Two years ago, the Tampa Bay Lightning hit the midway point of the season in ninth place in the Eastern Conference. A couple months later, they finished the regular season in first place. A couple months after that, they were Stanley Cup champions.
This year, the reverse might occur. The defending champion Bolts Â– although, don't say that to coach John Tortorella Â– have struggled all season.
They've hovered around the middle of the pack, sixth or seventh or eighth in the East, just ahead of the bubble teams. But not by much.
Their best players Â– Martin St-Louis, Vincent Lecavalier, Brad Richards Â– too often have been shadows of their 2003-04 selves.
They sorely miss goalie Nikolai Khabibulin, who left for Chicago; John Grahame and Sean Burke have been inconsistent and allowed too many soft goals. (Khabibulin, for the record, has battled injuries and, when he has played, ranged from mediocre to awful with Chicago.)
Depth defenseman such as Jassen Cullimore and Brad Lukowich haven't been adequately replaced.
And captain Dave Andreychuk was waived into retirement in the middle of this season, as he simply couldn't keep up in the speedy Â“newÂ” NHL.
The question at the start of the season was whether Tampa could defend its Stanley Cup championship of two years ago. But with just two wins in seven post-Olympic games, the real question should be whether Tampa will even make it to the post-season to defend its title.
A belated congratulations to New York Rangers superstar Jaromir Jagr, who recently became the highest-scoring European NHLer of all-time. With a three-point game against Philadelphia on March 2, Jagr surpassed Finnish sniper Jari Kurri's total of 1,398 career points.
Jagr, born in the Czech Republic, slumped slightly with just two points in his next five games, but nevertheless stands above his European comrades with 1,402 points in 1,091 games. He's tied for 15th in all-time NHL scoring (with Adam Oates), seven points behind Dale Hawerchuk (1,409) and 12 behind Doug Gilmour (1,414).
Stan Mikita, who was born in the Czech Republic but moved to Canada as a young child, is 11th all-time with 1,467 points. That means, unless Jagr goes on a three-points-per-game binge the rest of the season, he'll have to wait until next year to truly take over the European crown.
Finally, Jagr's career point-per-game average (1.29) is sixth all-time, behind Wayne Gretzky (1.92), Mario Lemieux (1.91), Mike Bossy (1.50), Bobby Orr (1.39) and Marcel Dionne (1.31).
90 pointsÂ…not enough
In the five seasons from 1999-00 through 2003-04, the teams that finished in eighth place in each conference Â– the final playoff spot Â– averaged 89 points. Three times Â– once in 2000-01 and twice in 2001-02 Â– a team had 90 or more points and failed to qualify for the post-season. (Oddly enough, it has always been a Western Conference team.) The Edmonton Oilers, which went 38-28-12-4 for 92 points in 2001-02, are the rueful owners of the NHL's best non-playoff record in recent hockey history.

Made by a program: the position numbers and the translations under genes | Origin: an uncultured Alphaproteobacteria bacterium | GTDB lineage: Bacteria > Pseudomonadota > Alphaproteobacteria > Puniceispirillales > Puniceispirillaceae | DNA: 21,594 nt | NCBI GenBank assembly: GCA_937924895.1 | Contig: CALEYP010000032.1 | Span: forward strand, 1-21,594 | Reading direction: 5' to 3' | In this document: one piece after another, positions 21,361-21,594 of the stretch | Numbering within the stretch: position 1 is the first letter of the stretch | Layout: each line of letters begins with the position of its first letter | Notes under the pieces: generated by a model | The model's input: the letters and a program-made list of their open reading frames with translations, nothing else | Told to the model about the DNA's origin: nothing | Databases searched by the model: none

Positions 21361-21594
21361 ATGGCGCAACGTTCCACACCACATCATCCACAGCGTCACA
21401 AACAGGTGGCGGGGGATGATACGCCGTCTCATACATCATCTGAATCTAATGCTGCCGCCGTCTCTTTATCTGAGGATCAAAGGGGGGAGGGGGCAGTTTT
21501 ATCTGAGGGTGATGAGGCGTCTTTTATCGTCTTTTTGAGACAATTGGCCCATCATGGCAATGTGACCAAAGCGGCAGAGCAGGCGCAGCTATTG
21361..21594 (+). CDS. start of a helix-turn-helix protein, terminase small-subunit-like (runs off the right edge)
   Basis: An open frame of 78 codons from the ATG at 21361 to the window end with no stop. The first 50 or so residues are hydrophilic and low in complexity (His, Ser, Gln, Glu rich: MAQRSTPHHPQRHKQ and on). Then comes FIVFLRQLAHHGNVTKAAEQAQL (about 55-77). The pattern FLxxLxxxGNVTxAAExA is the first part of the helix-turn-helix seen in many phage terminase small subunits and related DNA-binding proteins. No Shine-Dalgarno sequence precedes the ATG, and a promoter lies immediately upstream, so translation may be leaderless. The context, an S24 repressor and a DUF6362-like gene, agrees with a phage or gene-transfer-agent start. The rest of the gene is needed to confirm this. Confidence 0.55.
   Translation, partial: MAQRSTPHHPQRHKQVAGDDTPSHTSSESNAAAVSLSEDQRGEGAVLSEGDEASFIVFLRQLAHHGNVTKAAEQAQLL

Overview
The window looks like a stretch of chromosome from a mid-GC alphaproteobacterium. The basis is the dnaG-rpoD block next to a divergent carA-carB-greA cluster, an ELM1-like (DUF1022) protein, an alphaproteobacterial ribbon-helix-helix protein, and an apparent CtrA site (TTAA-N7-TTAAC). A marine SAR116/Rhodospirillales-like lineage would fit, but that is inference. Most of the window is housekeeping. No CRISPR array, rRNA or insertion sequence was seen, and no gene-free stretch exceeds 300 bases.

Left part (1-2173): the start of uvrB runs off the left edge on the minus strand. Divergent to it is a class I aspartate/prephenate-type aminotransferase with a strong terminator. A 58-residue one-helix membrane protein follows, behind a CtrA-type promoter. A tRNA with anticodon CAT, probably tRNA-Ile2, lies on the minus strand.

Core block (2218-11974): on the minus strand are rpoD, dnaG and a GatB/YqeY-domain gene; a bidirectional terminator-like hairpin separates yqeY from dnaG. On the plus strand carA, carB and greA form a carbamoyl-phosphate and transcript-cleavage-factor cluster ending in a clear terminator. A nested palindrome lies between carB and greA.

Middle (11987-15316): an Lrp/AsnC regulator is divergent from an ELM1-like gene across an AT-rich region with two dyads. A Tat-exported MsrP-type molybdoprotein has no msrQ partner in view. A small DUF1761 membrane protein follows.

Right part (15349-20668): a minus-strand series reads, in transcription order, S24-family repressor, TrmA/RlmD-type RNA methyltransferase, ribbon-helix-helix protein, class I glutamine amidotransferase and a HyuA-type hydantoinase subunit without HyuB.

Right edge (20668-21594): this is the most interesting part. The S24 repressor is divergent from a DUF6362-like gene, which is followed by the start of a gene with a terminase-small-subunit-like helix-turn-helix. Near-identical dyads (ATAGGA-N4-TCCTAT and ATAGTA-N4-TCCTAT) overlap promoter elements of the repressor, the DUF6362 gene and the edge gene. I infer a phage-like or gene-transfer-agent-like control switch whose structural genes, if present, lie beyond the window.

Don't look now, but history might be repeating itself.
Suffice to say, 89 points won't be enough to make it into the playoffs this season. Neither will 90, and maybe not 92 or 94 or even 95. The Montreal Canadiens, in eighth place in the East, are on pace for 91 points. The ninth-place Atlanta Thrashers are on pace for 87.
In the West, meanwhile, eighth-place Anaheim is en route for 96 points. The ninth-place Oilers (who else?) are on pace for 93 pointsÂ…and a lot of free time at the end of April.
As well, nine teams are on pace for 100-point seasons. An NHL-record 10 teams accomplished that feat in 2003-04.
It was strange enough when, a couple Saturdays ago, CBC's Hockey Night in Canada spent its opening half-hour covering a Maple Leafs pre-game ceremony that honored Tie Domi for playing 1,000 games.
Then, this past Saturday, the network one-upped itself in oddness (in English Canada, anyway). CBC did the bare minimum in covering Bernie Geoffrion's banner-raising ceremony in Montreal, with only a quick pre-game nod and first-intermission highlight. This, despite the fact it was a long-overdue tribute to a Habs legend who had passed away earlier that morning. Geoffrion's family was on hand for the emotional 40-minute ceremony, and that (English) CBC all but ignored the event was an egregious error.
Not to say that hockey fans wanted to watch all 40 minutes, but CBC had no problem doing so for Domi's 1,000th game. So why not a Hall of Fame legend who, sadly, died that morning after a brief bout with cancer?
The network claimed that, due to scheduling, it was too late for them to make the switch and cover Geoffrion's final round of applause in a Montreal arena.
That may be correct. But it sure ain't right.
Bernie Geoffrion, as a refresher, was the second NHLer after Maurice Richard to score 50 goals in a season. His drive and passion for the game rivaled that of the Rocket, and he's also credited with inventing and perfecting the slapshot.
RIP, Boom Boom.
Sam McCaig's From the Point appears every Tuesday only on thehockeynews.com. Have a point to make with Sam McCaig? If so, you can reach him at email@example.com.